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Audit ahead of GDPR changes, eventprofs warned

Meetings Industry Association (mia) breakfast seminar urges industry to properly sort through stored data

Events industry professionals have been urged to audit all data as a first step in preparing for incoming General Data Protection Regulations (GDPR), as the sector is labelled as hoarders.

The advice, from Hellen Beveridge at CircData, was issued to help the industry properly manage their data correctly and securely, and help filter out unnecessary information ahead of the implementation of the new laws in May 2018.

The new laws are aimed at safely guarding information stored about European Union (EU) citizen. Key factors of the new laws are ensuring the safe storage of personal data and consent.

Beveridge warned: "Particularly in event industry we’re very, very bad of getting rid of data we no longer need. We keep it forever and ever.

"We’re quite good at retaining information, but absolutely rubbish at destruction. It’s like a child with its toys.. 'no I can’t get rid of Sammy the snake'.

"Sales people especially love to have a big database and say 'oh we have to have 10,000 people on our database list. Well how many people do you call in a week? 10? I think there’s an opportunity there."

Beveridge was speaking at a breakfast seminar on the new GDPR changes, organised by the Meetings Industry Association (mia), at Bush House at King's College London.

She also warned against ambivalence towards hackers, saying any organisation was at risk regardless of its size.

"Recent research is that hackers are after little companies because they’re the least secure. They’re less likely to take it security seriously, less likely to upgrade their software," she said. "Serious hackers are after lots of little pockets of information that they can then put together and then sell on."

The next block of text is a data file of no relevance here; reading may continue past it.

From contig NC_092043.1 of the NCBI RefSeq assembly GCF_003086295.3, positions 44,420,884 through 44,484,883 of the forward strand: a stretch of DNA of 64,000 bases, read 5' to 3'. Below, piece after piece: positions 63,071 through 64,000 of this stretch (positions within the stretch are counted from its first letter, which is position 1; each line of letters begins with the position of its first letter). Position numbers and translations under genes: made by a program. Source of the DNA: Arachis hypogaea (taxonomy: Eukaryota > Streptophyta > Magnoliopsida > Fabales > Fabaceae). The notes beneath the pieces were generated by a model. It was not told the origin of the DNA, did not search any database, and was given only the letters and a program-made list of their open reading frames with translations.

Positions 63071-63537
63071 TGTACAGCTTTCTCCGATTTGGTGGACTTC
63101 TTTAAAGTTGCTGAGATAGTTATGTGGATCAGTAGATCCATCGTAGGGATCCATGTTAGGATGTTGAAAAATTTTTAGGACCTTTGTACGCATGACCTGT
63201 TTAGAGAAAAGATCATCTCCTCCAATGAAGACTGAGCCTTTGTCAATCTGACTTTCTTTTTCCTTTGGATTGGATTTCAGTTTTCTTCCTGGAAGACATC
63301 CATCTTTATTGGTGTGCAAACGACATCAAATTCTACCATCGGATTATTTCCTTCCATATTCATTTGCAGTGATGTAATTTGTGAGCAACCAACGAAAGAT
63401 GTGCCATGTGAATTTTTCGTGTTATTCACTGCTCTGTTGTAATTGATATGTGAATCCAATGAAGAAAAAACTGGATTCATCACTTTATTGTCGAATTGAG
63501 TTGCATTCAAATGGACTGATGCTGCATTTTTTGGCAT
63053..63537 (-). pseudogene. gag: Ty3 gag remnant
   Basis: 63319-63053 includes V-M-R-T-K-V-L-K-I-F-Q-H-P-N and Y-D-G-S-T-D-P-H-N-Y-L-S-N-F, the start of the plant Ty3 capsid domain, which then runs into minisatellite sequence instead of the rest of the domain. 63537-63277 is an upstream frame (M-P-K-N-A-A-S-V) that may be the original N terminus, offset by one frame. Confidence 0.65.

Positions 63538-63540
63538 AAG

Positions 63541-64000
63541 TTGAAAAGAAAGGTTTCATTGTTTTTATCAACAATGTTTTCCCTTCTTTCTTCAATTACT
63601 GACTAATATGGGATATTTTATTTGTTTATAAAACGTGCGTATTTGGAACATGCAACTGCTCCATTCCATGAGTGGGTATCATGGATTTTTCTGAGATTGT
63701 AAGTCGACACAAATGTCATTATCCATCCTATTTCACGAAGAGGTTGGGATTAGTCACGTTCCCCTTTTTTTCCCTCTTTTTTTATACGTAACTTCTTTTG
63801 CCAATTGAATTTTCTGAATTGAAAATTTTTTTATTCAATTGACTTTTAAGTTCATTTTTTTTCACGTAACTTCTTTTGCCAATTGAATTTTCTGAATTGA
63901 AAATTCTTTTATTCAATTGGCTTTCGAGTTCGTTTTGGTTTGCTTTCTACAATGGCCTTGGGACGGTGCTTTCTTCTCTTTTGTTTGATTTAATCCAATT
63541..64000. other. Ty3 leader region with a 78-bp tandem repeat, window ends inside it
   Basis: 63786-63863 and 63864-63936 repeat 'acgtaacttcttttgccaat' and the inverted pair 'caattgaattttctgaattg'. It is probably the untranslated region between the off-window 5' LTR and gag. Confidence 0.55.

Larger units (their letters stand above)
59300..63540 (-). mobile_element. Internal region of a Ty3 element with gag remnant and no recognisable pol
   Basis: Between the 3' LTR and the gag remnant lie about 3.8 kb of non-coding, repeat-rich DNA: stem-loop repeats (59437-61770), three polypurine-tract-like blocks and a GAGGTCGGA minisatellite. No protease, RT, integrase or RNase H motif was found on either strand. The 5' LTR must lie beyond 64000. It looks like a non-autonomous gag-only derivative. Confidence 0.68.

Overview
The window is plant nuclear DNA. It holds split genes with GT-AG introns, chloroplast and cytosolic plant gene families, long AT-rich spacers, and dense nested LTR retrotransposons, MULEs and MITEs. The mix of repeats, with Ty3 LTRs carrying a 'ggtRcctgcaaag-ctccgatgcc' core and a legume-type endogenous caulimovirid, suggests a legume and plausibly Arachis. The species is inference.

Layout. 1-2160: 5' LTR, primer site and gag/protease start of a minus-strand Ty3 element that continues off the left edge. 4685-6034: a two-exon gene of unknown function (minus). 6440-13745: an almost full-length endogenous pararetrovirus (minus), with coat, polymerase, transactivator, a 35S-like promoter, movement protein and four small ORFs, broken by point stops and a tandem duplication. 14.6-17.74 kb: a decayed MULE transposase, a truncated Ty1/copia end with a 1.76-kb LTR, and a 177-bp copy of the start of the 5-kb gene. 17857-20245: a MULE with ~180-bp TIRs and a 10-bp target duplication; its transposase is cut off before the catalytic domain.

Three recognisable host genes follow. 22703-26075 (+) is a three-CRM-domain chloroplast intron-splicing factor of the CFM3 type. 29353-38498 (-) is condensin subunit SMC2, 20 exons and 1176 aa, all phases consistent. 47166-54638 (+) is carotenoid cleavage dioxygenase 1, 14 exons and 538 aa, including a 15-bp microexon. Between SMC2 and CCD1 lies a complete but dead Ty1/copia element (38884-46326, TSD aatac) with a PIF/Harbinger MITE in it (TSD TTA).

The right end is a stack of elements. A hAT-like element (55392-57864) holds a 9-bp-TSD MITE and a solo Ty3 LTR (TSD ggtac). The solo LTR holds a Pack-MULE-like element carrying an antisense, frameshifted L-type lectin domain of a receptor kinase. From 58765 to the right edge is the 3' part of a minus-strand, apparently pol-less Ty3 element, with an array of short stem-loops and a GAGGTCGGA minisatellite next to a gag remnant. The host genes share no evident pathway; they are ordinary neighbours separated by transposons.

Email is also the most likely way of a data breach occurring. Beveridge explained: "If you're in the habit of sending out Excel spreadsheets by email that isn’t password protected, if there’s one thing you can take away from today, then it's to stop that. Any email you send out needs to be data encrypted.

"Emails are very, very leaky. Email is the least secure part of any organisation's security system, not part because it’s controlled by humans.

"A spreadsheet that is sent to the wrong person via email, something as simple as that is a data breach. If that breach isn’t rectified and if it presents a serious risk to individual’s concern, ie it contains passport information, that is risky… and you would have to report that breach."

Beveridge recommended all industry professionals take an online IDM course to familiarise themselves with GDPR.

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